Lessons from Maruti

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The recurring labour unrest at the country’s largest passenger car maker Maruti Suzuki clearly shows effective dispute resolution should be a strategic priority for Indian corporations, say analysts. Four leaders present their views.

 

Engage the workforce

Rajeev Dubey
President, group HR & aftermarket sector, M&M

The main question is: How aware we are of the aspirations of the people who work for us. We have to listen to our own people. The issues of operational efficiencies and cost competitiveness will have to be married to issues of equity among employees.

The most important way to do this is through dialogue. Companies should review if they listen enough to their people and whether they consider the latter’s points of view or not. For a manufacturing company, there has to be the right amount of productivity to stay competitive, but it can’t ignore the task of keeping the workforce engaged and motivated with a sense of ownership in the company. Ownership among employees prevents them from damaging the company in any way because they feel they are as much a part of its well-being as the top management.

That will come only when they believe they are being heard by their employer.

However, there is no magic wand for it. The main lesson that one can draw from a workforce-company face-off is that there needs to be more dialogue than what existed.

But a crisis such as a strike tends to underline the fact that opening a dialogue overnight does not help. It has to be done over time, as an exercise. Investing time in dialogue with employees, including blue-collar workers, makes it easy to build a critical factor in employer-employee relationships — and that is trust. A sustained two-way communication is a genuine way of understanding each other. Do that over a period of time, and mistrust and misunderstandings will be taken care of.

The best way to build that trust through dialogue is by sharing the business plans with the employee on the factory shop-floor or at the sales front-end. The yearly business plan, once created by the leaders, will have to be translated into a cascading, but two-way communication, so that even the blue-collar workforce in the factory understands what levels of productivity and innovation are needed of them to achieve the targets and why. They would want to work towards it — after all, it will improve their livelihood as well.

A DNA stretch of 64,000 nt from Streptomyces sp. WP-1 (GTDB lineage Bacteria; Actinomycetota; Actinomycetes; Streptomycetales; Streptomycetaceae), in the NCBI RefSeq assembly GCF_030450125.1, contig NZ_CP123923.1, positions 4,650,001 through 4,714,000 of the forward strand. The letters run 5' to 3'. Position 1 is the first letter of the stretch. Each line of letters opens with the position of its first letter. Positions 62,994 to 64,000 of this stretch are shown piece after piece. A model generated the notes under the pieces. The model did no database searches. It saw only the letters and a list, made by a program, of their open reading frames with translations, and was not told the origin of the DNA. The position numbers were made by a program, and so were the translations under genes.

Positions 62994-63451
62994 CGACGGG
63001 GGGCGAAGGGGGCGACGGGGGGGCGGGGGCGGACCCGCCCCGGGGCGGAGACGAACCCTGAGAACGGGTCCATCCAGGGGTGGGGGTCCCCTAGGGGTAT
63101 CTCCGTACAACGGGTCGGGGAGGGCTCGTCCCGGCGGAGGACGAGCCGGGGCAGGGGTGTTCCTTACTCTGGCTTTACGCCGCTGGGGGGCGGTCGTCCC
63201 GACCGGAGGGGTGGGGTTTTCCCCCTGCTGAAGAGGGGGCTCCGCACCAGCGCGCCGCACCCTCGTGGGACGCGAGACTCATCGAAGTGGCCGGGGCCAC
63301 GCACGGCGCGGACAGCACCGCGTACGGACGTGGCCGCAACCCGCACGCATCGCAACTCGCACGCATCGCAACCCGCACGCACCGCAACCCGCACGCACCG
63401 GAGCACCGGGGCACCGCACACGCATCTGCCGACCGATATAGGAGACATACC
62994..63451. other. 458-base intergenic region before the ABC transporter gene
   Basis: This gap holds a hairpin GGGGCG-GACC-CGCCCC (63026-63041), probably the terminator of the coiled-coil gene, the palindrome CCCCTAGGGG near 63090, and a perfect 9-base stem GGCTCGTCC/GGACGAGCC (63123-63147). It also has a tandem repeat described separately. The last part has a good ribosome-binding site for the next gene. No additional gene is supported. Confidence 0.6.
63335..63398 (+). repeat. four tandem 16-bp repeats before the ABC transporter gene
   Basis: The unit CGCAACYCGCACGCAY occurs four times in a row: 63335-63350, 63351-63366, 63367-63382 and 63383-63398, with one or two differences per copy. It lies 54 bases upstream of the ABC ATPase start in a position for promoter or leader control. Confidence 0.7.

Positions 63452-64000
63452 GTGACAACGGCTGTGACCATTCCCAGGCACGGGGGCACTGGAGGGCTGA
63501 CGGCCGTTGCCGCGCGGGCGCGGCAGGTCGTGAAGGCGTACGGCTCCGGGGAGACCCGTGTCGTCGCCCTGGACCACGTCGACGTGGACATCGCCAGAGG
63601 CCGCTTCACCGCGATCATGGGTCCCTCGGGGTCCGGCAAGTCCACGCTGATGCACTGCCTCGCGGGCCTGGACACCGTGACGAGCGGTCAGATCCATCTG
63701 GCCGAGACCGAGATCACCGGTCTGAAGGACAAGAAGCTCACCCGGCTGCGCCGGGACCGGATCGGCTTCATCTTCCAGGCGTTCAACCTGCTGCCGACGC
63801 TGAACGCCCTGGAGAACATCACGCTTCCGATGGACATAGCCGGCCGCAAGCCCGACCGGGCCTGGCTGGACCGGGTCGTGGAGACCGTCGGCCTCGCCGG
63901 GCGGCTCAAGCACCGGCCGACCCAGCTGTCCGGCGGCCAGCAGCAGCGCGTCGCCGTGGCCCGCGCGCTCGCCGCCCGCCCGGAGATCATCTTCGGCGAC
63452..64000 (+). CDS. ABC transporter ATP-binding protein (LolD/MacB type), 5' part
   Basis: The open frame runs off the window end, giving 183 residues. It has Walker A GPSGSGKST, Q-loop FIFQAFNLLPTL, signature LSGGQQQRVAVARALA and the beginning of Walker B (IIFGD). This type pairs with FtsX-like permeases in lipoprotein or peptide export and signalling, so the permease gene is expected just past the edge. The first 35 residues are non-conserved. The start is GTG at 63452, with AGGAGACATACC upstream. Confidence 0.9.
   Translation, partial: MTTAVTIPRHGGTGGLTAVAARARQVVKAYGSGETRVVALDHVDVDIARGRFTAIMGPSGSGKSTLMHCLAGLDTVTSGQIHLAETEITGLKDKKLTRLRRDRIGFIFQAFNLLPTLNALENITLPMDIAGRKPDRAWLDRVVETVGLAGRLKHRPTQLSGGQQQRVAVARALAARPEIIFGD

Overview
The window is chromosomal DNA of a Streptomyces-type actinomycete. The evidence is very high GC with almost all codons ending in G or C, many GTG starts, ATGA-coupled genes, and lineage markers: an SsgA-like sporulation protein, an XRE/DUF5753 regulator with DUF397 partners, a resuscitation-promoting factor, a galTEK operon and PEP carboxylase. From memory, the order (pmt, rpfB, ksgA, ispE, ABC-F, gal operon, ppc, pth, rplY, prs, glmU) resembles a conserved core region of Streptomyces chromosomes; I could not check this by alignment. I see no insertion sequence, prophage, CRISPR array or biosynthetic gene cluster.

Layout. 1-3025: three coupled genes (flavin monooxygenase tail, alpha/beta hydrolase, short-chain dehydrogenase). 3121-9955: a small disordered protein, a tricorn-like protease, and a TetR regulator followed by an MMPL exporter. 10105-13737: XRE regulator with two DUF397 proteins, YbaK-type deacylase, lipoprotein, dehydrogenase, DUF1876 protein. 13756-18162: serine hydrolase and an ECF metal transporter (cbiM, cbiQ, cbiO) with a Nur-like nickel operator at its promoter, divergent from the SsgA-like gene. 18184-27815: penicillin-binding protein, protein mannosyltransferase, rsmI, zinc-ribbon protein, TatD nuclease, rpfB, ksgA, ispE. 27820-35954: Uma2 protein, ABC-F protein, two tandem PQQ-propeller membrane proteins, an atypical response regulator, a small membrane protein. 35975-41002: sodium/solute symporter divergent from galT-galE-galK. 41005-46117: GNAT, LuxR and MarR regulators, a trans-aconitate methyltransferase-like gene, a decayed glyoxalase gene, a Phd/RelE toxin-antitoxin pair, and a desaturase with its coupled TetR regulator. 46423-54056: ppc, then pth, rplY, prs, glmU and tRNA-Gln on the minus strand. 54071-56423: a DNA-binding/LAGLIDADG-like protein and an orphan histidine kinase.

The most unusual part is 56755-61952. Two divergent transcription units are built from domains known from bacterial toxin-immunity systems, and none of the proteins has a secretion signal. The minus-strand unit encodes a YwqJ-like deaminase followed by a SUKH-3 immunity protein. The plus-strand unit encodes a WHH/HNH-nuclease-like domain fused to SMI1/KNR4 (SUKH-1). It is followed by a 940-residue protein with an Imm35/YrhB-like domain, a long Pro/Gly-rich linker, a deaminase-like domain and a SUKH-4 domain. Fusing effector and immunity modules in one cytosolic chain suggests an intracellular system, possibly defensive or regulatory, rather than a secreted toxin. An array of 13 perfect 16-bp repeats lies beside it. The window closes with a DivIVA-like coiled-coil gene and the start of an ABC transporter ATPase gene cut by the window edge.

But it is critical to leave a channel for them to contribute their ideas as well. It will give them the power to co-create and feel a greater sense of ownership in the company’s future. This will depend on who conveys the business plan to the workers. The shop-floor supervisor, for example, will have to be sensitised to listening well. Otherwise, how will the employees feel their voices are being heard? I have witnessed some of the best operational and even strategic ideas coming from blue-collar employees because they are closest to the scene of production.

A company can anticipate a workforce crisis if it keeps its ears and eyes open. There have to be mechanisms such as listening posts within. Dialogue methods and listening posts should include a two-way feedback system, training for the employees, and, of course, sharing the company’s business plans.

The channels ensure that the employer does not come across as insensitive and, at the same time, give the employer ways to understand what could be ailing the employees. By conveying what is critical in the company’s periodical business plans, the employees are made to feel a sense of responsibility for the well-being of the place they work in. Emails and memos are tools towards this end but the most vital tool is one-to-one conversation.

The problems of disconnect and mistrust can take certain forms for some companies, but they are issues that riddle all companies today. Constant dialogue to work together to create a successful future is a sure-shot way of avoiding untoward distress.

Build psychological connect

Debi S Saini
Professor & chairperson, HRM Area, MDI, Gurgaon

The stock owners of Maruti Suzuki, its management, as well as those concerned with higher economic growth for India must have heaved a sigh of relief to see an end to the workers’ strike. The key issue was registration of trade union by workers of the Manesar plant. Such attempts in the private sector in India have almost always involved some acts of indiscipline on the part of workers concerned. Eventually, the centre of attention in this case as well shifted from the core issue of union registration to negotiating for having the dismissed workers back.

No doubt, violence of any kind cannot be accepted in a civil society, though often dispute resolution processes in such cases take a more reasonable view of such happenings in the interest of industrial peace, and thus condone such acts of indiscipline. A viable solution to the Maruti Suzuki story needs a holistic analysis in view of what is happening to the union movement globally as well as in India in the post-globalisation era. Over the last two decades or so, the union density and reach have substantially declined globally. The International Labour Organisation (ILO), the sole international custodian of workers’ rights, has shifted its focus from ‘adversarial collective bargaining’ to ‘provision of decent work to men and women’ everywhere, as its main raison d’être.

The post-globalisation economies are struggling with chaotic competition at the global level. Enlightened employers are competing with unions in wooing the individual worker to see that situations do not arise whereby s/he is compelled to go to the union for help. Rather, they want that the worker falls in love with the employee development agenda developed by the corporations themselves.